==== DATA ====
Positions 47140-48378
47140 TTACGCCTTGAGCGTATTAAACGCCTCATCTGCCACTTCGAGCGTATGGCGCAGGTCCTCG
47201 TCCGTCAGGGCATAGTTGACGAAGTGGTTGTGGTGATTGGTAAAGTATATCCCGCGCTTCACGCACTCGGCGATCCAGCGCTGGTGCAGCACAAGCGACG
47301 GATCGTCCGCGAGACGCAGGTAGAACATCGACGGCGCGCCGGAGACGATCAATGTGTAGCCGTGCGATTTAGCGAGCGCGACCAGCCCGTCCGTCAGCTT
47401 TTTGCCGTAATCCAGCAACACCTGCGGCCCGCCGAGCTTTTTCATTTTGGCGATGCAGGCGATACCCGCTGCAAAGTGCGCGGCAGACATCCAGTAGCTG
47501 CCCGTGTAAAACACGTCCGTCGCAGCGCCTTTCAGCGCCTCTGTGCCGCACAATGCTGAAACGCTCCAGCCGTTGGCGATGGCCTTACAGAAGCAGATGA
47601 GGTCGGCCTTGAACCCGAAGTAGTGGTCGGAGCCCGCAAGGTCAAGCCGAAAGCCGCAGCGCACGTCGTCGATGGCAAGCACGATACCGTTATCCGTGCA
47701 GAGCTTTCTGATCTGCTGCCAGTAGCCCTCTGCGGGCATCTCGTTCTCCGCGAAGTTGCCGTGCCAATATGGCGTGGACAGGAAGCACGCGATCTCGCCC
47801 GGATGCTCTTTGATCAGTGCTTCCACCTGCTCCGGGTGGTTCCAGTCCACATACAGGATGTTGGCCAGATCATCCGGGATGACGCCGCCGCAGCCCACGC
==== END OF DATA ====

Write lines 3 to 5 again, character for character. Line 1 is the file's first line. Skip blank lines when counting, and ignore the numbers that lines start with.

47201 TCCGTCAGGGCATAGTTGACGAAGTGGTTGTGGTGATTGGTAAAGTATATCCCGCGCTTCACGCACTCGGCGATCCAGCGCTGGTGCAGCACAAGCGACG
47301 GATCGTCCGCGAGACGCAGGTAGAACATCGACGGCGCGCCGGAGACGATCAATGTGTAGCCGTGCGATTTAGCGAGCGCGACCAGCCCGTCCGTCAGCTT
47401 TTTGCCGTAATCCAGCAACACCTGCGGCCCGCCGAGCTTTTTCATTTTGGCGATGCAGGCGATACCCGCTGCAAAGTGCGCGGCAGACATCCAGTAGCTG